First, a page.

[AfrICANN-discuss] Regulation, monopoly, hinders Africa interconnection

Anne-Rachel Inné annerachel at gmail.com
Wed Aug 10 22:39:18 SAST 2011

Regulation, monopoly, hinders Africa interconnection
Rebecca Wanjiku
10.08.2011 kl 15:55 | Computerworld Kenya

Stringent regulation and taxation issues between countries have stymied the
drive for affordable connectivity as regional companies seek ways to offer
services beyond borders.
   Stringent regulation and taxation issues between countries have stymied
the drive for affordable connectivity as regional companies seek ways to
offer services beyond borders.

Telecommunications firms in the region have been accused of failing to lower
connectivity costs even after the entry of fiber-optic cables bolstered
infrastructure in the region. Carriers say, however, that cross- border
connection policies and vandalism of fiber cables have added to the cost of
laying infrastructure, keeping costs high.

Sub-Saharan Africa is now connected with six fiber-optic cables and
extensive terrestrial fiber, but landlocked countries have been unable to
enjoy affordable services because governments demand license fees, tax and
other fees before allowing companies to offer services from one country to
another, according to industry insiders.

"It may be because of lack of understanding of Internet business but some
countries insist that fiber operators crossing the border must pay license
fees, which is some cases is prohibitive," said Muriuki Mureithi, CEO Summit
Strategies, a research firm based in Nairobi.

Muriuki, who was presenting at the Africa Peering and Interconnection Forum
in Accra, Ghana, said that some governments insist that because the telco is
importing capacity from one country to the other, then it must attract
applicable taxes and Value Added Tax, which makes the cost higher than
satellite services.

In some cases, governments appoint a fiber operator and insist that any
transaction must pass through that operator. In Ghana, MTN has laid fiber to
the border with Togo but it can not offer cross-border services.

"We have laid fiber up to the border with Togo, we can not cross over and
offer services because Togo Telecom has not laid its fiber in readiness for
interconnection," said Richard Densu, Acting Executive, MTN Business, Ghana.

In West Africa, there is extensive fiber laid but interconnection costs are
still high, due to a lack of competition among cross-border link providers
as well as the high cost of national capacity and local hosting.

"There are few wholesale/carrier licenses issued and in some cases
discrimination against new entrants, including alternative infrastructure
providers," said Mike Jensen, an independent consultant, who has been
involved in setting up IXPs in Africa.

 In his presentation at the peering forum, Jensen said that alternative
infrastructure providers such as electric power or transport utilities are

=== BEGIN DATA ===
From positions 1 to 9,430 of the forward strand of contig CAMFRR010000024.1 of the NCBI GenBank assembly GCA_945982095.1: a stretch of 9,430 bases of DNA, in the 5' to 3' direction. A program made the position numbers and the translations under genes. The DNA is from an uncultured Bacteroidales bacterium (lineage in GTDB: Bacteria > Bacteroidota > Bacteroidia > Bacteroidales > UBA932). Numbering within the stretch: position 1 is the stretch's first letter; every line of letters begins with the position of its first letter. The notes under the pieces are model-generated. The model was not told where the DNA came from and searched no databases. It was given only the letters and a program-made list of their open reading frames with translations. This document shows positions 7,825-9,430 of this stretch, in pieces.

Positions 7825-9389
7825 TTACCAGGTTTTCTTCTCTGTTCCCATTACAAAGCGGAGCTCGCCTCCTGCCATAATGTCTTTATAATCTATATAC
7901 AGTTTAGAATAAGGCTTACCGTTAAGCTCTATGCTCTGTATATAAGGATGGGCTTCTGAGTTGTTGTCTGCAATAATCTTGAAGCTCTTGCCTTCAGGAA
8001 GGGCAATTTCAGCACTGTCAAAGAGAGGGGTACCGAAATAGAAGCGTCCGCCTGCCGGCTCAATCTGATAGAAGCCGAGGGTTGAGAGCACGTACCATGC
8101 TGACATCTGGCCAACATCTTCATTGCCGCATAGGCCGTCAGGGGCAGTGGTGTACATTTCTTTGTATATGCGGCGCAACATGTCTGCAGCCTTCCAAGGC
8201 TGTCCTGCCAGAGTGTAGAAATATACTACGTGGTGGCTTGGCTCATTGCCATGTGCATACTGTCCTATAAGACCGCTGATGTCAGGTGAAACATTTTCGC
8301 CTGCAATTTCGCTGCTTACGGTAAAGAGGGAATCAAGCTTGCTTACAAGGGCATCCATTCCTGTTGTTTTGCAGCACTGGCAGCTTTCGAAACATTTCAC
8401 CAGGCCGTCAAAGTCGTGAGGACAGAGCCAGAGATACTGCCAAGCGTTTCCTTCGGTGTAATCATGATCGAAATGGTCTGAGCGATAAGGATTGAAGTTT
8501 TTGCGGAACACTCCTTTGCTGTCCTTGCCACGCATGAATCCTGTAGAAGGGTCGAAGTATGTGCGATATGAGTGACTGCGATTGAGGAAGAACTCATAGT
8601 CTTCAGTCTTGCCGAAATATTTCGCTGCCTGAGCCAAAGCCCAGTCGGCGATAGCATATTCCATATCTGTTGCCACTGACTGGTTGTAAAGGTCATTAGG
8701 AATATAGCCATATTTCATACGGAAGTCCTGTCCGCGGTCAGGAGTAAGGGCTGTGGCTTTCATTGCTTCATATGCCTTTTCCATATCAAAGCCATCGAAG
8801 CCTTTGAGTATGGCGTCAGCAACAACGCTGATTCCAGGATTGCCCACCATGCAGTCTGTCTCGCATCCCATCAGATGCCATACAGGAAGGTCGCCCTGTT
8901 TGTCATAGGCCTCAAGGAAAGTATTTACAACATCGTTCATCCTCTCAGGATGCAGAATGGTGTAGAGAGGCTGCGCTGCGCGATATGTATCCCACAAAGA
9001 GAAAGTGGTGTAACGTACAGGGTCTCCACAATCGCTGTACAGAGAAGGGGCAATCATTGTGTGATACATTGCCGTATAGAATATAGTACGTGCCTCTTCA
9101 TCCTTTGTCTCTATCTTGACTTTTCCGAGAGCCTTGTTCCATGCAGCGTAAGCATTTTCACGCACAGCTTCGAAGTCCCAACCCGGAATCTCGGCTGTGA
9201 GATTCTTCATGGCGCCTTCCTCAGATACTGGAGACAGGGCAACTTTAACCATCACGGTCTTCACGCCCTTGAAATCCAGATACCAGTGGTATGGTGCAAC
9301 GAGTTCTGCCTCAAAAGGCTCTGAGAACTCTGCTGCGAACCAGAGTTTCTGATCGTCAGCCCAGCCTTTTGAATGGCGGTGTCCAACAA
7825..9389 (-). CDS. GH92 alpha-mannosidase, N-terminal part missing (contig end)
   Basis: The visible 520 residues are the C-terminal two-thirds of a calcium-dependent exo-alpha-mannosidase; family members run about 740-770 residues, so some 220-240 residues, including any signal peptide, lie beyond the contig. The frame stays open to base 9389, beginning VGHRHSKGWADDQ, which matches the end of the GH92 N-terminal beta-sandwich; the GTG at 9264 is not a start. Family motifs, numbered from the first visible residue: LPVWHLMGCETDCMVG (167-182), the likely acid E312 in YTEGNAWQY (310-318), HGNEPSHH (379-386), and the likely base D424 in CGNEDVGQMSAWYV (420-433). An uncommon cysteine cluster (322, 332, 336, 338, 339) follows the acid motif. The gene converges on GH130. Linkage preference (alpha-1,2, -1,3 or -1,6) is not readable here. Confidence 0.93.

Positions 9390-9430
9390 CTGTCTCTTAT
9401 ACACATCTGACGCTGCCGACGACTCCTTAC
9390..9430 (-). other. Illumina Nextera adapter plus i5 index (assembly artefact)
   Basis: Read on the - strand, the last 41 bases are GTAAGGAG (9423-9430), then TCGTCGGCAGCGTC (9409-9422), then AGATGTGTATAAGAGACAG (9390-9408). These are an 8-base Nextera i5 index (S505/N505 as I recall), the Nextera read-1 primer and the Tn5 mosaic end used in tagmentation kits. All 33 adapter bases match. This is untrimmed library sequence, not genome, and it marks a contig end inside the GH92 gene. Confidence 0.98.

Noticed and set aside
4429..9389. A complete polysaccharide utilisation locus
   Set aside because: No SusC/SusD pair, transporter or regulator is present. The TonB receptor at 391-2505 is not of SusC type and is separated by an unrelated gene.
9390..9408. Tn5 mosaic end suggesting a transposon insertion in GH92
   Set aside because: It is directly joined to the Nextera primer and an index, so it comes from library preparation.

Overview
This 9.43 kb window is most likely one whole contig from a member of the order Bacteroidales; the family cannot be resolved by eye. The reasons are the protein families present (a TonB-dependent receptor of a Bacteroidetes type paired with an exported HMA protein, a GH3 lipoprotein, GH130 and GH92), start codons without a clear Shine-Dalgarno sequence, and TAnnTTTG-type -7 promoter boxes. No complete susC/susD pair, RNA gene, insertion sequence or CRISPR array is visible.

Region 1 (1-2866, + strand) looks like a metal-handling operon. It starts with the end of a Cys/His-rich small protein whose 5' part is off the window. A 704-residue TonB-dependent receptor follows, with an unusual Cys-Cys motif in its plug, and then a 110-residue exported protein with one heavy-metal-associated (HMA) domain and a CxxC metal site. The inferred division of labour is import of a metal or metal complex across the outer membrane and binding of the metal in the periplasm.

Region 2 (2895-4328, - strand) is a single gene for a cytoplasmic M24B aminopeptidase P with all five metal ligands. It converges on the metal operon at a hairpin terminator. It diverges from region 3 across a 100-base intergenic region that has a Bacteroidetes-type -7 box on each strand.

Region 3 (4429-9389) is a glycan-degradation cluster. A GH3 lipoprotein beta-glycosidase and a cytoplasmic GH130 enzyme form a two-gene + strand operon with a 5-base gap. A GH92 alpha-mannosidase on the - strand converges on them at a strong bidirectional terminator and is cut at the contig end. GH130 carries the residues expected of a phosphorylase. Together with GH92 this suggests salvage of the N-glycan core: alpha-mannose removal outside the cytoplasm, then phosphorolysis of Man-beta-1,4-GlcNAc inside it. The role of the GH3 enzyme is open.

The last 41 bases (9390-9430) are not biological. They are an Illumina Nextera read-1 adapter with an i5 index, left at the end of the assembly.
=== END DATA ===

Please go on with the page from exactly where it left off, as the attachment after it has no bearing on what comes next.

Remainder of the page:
at times unaware of market trends, charging higher prices when telcos want
to use the power or transport lines to lay fiber.

While regulation and taxation has inhibited cross-border fiber connections,
companies that can lay and sell fiber often have monopoly positions, keeping
prices high.

In Malawi, the cost of connecting Blantyre, the commercial capital, and
Lilogwe, the capital city, is $1,000 per megabyte, which has made it harder
for Malawi IXP to set up a POP in Lilogwe.

"Malawi Telecom operates the fiber link between Blantyre and Lilogwe and it
will be very expensive for the IXP to pay -- we are in discussions with
Malawi Telecom, which peers at the IXP, to explore ways to interconnect
affordably," said Paulos Nyirenda, coordinator at SDNP Malawi, a government
program dealing with Internet and information services.

Nigeria poses a unique case, since there is more than one terrestrial fiber
provider, yet the cost of interconnecting between Lagos and Abuja is more
expensive than the cost of international transit to London.

Nigeria also has the problem of "community boys" who are people from the
local areas that expect to be paid in order for the fiber to pass through
the area. Failure to pay might delay the project.

"We have had to change the location of Nigeria IXP to a street where all
telcos were able to interconnect, which boosted the content; however, there
are other costs that are not for seen, 'community boys' expect to be paid
for fiber to pass through -- this is a challenge," said Yen Choi, a board
member at NIXP.

 Nigeria may be unique with the challenge of "community boys" but issues of
regulation and competition in cross-border and inland fiber sales has
contributed to the high cost and may need political intervention for
connectivity costs to fall.
  *Keywords:* Telecommunication<http://news.idg.no/cw/cat.cfm?cid=0E37E5A4-17A4-0F78-318BA852B07EC808>
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